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Atonement, by Ian McEwan

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I wrote the following poem while waiting for my battery to be replaced and while completing the last part of Ian McEwan’s Atonement.

Snow falls like dead skin from a dry face.

Four-wheeled machines limp into service.

Not everything is alright with your vehicle.

Irritation, frowns, and worst of all boredom are the most common apparel in the waiting room, despite the renovations to the all-too-necessary Area for Long Period of Waiting.

It will be a relief to pay a large bill and leave.

But the machines are not the only things to fall apart.

Human bodies, for example.

Minds, too.

What will you do when tragedy knocks. And it Will knock.

Will you still see the snowflakes for their rare, beautiful arrangement. Will you further marvel at your arrangement of matter, which gave rise to a consciousness capable of remarking upon the floating, spinning, careening crystals?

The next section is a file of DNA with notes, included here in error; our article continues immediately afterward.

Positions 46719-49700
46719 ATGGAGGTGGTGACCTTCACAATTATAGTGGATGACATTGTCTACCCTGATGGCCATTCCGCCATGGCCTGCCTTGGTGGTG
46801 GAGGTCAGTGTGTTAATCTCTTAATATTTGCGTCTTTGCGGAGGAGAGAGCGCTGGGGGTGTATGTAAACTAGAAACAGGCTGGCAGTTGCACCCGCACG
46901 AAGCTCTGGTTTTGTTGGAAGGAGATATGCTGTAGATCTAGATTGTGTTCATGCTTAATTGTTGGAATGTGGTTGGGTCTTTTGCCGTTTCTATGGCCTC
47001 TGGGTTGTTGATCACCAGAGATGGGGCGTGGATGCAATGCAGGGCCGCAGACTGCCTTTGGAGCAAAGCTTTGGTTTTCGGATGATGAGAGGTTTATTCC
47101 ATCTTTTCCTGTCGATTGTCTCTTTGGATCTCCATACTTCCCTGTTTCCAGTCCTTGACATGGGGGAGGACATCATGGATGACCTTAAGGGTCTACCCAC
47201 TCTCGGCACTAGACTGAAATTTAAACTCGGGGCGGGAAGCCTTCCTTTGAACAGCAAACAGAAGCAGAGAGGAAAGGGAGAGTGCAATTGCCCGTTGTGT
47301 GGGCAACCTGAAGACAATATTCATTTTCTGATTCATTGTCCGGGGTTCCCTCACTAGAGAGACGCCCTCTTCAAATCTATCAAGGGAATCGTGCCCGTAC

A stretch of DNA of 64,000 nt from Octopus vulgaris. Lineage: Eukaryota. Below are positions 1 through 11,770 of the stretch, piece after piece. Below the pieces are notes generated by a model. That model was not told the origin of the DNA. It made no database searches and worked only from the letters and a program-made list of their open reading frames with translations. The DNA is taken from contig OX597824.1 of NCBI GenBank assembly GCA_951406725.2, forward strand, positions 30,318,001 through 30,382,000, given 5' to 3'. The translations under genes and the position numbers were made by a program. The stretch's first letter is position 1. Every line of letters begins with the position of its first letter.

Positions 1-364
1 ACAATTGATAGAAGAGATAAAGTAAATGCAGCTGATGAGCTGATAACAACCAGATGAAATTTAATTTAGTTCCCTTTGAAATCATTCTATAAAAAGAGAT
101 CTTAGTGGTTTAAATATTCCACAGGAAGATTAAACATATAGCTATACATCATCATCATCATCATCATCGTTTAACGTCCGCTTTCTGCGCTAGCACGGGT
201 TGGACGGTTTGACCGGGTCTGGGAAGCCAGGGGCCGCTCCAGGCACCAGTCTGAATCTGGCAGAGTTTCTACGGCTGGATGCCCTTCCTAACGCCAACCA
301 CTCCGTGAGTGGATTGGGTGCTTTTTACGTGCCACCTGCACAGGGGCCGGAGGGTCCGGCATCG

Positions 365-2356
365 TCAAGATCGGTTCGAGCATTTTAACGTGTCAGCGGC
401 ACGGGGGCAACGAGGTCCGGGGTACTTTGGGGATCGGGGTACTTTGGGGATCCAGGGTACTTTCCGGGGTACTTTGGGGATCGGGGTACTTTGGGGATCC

Or will you see dandruff or dead skin. A reminder of dreadful impermanence. Of something lost never again to be rewon.

Your back aches slightly from the unfortunate chairs in the Area of Long Waiting. But maybe your spine is degenerating. On further introspection, you have plenty of time, you regret not having the backbone to confront the ills that befell you. You only made them worse. Just like the dull battery you neglected to have checked out five years ago.

Better late than never?

Your bill is four hundred forty-two dollars.”

Hm.” You nod as if considering having them remove the battery, in taking your business elsewhere.

Serviceman shrugs. But at least your alternator wasn’t broken, that would have been eight or nine hundred.”

Posted on March 30, 2018 • Source